Presented by Museum of the Peace Corps Experience and American University Museum

Kavango Art Baskets

c. 2011–13
Kavango, Namibia 
Makalani palm, grasses. dimensions variable 
Collection, Museum of the Peace Corps Experience

Gift of Alice Impraim, Namibia, Rundu 2011–13

I have always loved baskets, especially colorful ones. Before my Peace Corps service, I had collected quite a few from Ghana, the country of my birth, and other parts of the world. I viewed my time in Namibia as an opportunity to serve—and to add to my basket collection.

Basket weaving in Kavango has been traced back to the early 1900s, when Namibia was a German colony. The colorful baskets are woven from the makalani palm, along with local grasses that grow in the Kavango region. Basket makers use the traditional coil technique. To obtain the shades of brown, purple, and yellow, colors, palm leaves are prepared and placed in boiling water with bark and roots of various shrubs and trees.

Tradition calls for these baskets to be woven by women in a communal manner as they sit outside their homesteads. Baskets are used for harvesting, winnowing, transporting, and storing grain.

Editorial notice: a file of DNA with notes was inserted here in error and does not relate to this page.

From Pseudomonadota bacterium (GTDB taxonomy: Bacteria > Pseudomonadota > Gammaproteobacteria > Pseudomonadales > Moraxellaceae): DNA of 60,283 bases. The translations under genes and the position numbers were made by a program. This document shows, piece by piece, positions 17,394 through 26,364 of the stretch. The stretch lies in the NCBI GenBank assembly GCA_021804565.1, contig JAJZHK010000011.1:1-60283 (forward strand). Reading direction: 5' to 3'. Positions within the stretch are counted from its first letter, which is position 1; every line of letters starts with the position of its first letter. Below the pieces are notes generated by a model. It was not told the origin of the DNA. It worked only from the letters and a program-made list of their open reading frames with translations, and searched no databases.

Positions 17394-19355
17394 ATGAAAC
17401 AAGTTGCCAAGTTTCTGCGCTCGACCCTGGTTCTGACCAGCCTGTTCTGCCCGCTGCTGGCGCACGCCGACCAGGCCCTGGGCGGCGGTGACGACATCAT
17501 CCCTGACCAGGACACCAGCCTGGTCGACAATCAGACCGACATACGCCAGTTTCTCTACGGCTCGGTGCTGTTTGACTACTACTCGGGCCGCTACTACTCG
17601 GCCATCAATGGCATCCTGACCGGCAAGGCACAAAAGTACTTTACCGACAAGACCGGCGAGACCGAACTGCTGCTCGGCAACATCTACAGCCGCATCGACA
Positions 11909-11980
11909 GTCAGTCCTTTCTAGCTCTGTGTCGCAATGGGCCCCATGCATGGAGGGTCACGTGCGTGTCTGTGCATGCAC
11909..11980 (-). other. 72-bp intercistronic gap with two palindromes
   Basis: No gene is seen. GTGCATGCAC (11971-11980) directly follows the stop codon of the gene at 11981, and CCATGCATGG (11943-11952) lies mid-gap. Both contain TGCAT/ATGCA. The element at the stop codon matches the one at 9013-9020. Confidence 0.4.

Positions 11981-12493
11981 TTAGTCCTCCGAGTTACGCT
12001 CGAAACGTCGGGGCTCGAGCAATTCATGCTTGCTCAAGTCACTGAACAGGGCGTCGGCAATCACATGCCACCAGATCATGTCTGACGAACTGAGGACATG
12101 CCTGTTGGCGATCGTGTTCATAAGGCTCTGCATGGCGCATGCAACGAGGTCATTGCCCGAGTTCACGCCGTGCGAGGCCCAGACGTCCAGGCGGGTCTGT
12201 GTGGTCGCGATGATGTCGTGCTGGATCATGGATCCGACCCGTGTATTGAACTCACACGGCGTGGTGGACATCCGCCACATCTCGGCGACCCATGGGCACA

As a Small Business and Entrepreneurship Development (SEED) volunteer, I worked with a group of 15 persons with disabilities—blind, hearing impaired, or missing limbs. My goal was to help them set up a bakery as an income generating project. Fortunately my love for baskets turned out to be a big boost for my bakery project.

My roommate, a Peace Corps Response volunteer, coordinated basket production with a local women’s cooperative known as the Kavango Basket Weavers. She purchased the baskets from the cooperative to sell to trading companies in the United States. I bought and shipped baskets to the US and sold them to my church members, former coworkers, and neighbors in California. Each buyer received a beautiful basket in return for a few dollars, and they knew the money would go to a good cause. I was able to raise enough funds to purchase equipment for the bakery, and the rest was deposited in the bank as a rainy day fund for my friends with disabilities in Namibia.

Today basket weaving continues in the Kavango region, providing jobs and incomes that support hundreds of families—and even whole communities.

The bakery also thrives. And just think: it was my simple love for baskets that brought these ventures together and gave them new vitality.